Red Shoulder Hawk

Red Shoulder Hawk

Thursday, August 18, 2005

Sue's Coffee Roasting Company, Gilroy

Part of my commitment is to support businesses who aren't part of Sprawl cancer.

One Happy Big-Box Wasteland
Oh my yes, there is indeed one force that is eating away the American soul like a cancer

By Mark Morford, SF Gate Columnist

Wednesday, August 17, 2005

Do you want to feel like you might as well be in Tucson or Boise or Modesto or Wichita or Muncie and it no longer freakin' matters, because we as a nation have lost all sense of community and place? Why, just pull over, baby. Take the next exit. Right here, this very one.

Ah, there it is, yet another massive big-box mega-strip mall, a giant beacon of glorious community decay, a wilted exclamation point of consumerism gone wild. This is America. You have arrived. You are home. Eat it and smile.

On our trip, we got south of San Jose minutes before the Friday afternoon get-out-of-town weekend commute. Xena mentioned we hadn't brought enough coffee, so I hopped off the freeway at the top end of Gilroy.

"This smells good," said Caitlan. "Is that garlic?"

"Yep, this is the Garlic Capital of the World. We'll come back for the Garlic Festival and eat garlic ice cream this year. Okay, everybody keep your eyes out for a coffee shop."

We drove down the darling streets filled with small shops and pedestrians. A toasty August Friday afternoon and all the people already out, visiting with each other, getting set for the weekend--

"I like it here. It's like Alameda, but better," said my son. "Why are we driving through?"

"We're looking for a coffee shop."

"Oh! There's one you just passed!"

"On this side of the street? Ok, I'll circle back around." (sotto voce) I thought I asked everyone to be looking for a coffee shop...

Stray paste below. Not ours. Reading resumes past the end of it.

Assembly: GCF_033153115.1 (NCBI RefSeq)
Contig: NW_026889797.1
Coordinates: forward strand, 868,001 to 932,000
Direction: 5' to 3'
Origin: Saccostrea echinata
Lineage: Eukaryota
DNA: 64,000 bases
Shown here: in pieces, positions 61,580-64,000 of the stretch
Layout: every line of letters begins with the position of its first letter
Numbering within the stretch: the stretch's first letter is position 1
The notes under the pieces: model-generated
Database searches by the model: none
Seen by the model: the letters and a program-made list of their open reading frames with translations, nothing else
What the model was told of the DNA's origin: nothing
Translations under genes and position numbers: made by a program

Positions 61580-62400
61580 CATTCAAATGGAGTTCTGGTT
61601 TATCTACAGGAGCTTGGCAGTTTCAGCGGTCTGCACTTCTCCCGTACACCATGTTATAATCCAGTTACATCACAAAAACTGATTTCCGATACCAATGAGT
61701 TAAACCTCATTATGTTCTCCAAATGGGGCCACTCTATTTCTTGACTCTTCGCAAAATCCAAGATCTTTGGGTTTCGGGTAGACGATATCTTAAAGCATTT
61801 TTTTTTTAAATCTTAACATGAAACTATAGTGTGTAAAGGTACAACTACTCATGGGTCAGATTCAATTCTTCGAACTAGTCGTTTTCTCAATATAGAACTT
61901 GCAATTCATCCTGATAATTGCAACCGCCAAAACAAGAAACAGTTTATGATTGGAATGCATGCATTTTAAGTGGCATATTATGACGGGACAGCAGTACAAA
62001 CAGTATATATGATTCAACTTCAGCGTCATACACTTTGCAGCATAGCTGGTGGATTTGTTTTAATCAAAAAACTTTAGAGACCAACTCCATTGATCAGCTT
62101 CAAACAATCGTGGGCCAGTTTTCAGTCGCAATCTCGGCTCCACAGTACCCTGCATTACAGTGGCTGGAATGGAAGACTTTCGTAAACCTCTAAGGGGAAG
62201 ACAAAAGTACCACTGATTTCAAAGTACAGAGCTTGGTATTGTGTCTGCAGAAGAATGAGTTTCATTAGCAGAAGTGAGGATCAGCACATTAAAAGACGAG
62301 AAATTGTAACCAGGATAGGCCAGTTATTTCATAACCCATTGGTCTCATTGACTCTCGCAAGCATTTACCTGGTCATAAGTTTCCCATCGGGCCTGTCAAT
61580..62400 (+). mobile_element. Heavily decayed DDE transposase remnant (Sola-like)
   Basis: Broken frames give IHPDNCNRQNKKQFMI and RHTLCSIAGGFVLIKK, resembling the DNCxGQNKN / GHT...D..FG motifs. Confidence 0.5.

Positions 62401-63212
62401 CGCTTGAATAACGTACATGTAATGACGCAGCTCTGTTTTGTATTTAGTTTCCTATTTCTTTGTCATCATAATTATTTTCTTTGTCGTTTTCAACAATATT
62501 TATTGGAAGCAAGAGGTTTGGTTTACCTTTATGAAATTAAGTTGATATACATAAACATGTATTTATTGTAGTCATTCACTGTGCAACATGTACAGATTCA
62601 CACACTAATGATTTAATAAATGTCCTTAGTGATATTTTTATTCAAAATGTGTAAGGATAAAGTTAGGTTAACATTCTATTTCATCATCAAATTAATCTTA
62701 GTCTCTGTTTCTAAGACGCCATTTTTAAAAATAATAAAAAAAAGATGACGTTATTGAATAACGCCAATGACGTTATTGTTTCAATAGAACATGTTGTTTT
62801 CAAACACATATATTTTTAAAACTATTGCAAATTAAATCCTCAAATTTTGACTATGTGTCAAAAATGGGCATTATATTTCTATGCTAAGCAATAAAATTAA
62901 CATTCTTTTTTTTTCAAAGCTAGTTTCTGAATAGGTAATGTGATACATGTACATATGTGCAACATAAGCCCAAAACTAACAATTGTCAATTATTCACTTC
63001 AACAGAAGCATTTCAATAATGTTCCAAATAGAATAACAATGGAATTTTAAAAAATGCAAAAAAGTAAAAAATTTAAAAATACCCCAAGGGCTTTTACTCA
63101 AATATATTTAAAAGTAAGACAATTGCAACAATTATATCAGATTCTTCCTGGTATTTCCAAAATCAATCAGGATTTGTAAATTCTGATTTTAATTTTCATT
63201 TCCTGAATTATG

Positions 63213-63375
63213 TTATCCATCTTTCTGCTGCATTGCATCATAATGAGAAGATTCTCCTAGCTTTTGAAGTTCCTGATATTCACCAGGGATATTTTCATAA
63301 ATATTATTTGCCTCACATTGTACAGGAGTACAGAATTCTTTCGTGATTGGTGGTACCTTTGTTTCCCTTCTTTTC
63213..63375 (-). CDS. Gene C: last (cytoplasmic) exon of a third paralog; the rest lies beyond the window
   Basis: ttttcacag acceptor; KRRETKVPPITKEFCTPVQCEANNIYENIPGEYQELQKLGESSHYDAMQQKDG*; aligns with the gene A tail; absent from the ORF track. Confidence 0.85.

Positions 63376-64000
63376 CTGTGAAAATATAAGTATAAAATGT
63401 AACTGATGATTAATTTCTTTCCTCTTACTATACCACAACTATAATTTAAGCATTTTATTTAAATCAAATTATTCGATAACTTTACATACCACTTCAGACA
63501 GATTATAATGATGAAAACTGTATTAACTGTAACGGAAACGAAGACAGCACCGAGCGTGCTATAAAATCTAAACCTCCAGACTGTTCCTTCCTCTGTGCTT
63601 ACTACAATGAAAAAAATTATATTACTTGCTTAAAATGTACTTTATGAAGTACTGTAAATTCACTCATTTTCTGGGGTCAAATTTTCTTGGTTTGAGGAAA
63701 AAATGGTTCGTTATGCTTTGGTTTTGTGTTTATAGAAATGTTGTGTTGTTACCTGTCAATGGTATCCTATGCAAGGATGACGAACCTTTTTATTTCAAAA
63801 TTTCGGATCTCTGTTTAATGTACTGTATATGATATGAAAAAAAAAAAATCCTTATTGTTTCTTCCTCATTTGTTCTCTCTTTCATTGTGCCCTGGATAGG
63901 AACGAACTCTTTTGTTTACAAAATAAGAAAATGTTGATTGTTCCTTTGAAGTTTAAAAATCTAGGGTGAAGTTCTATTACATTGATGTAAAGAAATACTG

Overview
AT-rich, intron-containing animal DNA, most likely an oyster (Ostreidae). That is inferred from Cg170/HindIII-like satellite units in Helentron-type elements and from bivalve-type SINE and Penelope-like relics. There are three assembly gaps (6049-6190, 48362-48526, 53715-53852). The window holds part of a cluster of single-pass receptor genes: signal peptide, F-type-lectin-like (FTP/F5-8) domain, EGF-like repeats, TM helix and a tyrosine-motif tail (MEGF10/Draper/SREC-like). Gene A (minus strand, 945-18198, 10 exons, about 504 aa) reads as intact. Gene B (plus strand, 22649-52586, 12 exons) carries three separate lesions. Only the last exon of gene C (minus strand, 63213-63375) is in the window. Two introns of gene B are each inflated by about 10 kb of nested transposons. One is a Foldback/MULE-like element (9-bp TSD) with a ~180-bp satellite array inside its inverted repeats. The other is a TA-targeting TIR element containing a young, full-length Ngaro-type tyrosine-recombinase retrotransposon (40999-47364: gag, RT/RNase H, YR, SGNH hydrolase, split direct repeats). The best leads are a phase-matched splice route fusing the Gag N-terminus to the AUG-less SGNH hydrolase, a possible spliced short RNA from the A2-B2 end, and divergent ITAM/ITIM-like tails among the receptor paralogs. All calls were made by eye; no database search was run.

We parked easily and went in to Sue's Coffee Roasting Company. The place was so friendly feeling I immediately sent one of the kids back out to the van to get Xena. I knew she'd enjoy the coffee paintings on the walls. Maybe I can get Caitlan to blog about those.

This is Don, and the bucket of beans he brought out.

"Good afternoon, what can I help you with?"

"I'd like a half pound of coffee." I still hadn't entirely caught on to what a gem my boy had discovered.

"Do you like your coffee rich? Or mild...?"

"I like it pretty full-bodied. Oh, I see you've got Colombian. Tell you what, let's make it easy and I'll just have that."

Don said, "I'll bring out the beans, and you can look at them and decide." He brought up a couple of buckets of fresh-roasted beans. The smell was overwhelmingly transporting. I started to bliss out.

"These are our Colombians. What you buy in the supermarket is from the Robusta bean, and it's not as good. Ours is the Arabica bean. See the darkness of the roast, how the oils are still in the beans? That's because we roast them perfectly ourselves."

"You roast your own beans?"

Both Don and his co-worker pointed to the roaster that I walked past when I entered. I gave myself minus 2 observation points. I sampled a bean. "Mm, that's really good. Okay, I need to buy a pound of that, not a half pound."

We also bought Xena a candybar coffee named something like 'Vesuvius,' I don't really recall. She liked it very much. The poor woman's work week left her with so many stress chemicals in her bloodstream that the coffee relaxed her to sleep a few miles later!

We drove on through town, and discovered we were bypassing a traffic jam on the freeway. I stayed on surface streets until I reached the end of Gilroy, and only had to drive 5 minutes or so in the tail end of traffic before the road opened up. More evidence that we were traveling in harmony with the Cosmos!

This morning I'm sitting here, typing away and sipping another fine cup of Sue's Colombian. Thanks Don, for helping me slow down and transition into my weekend.

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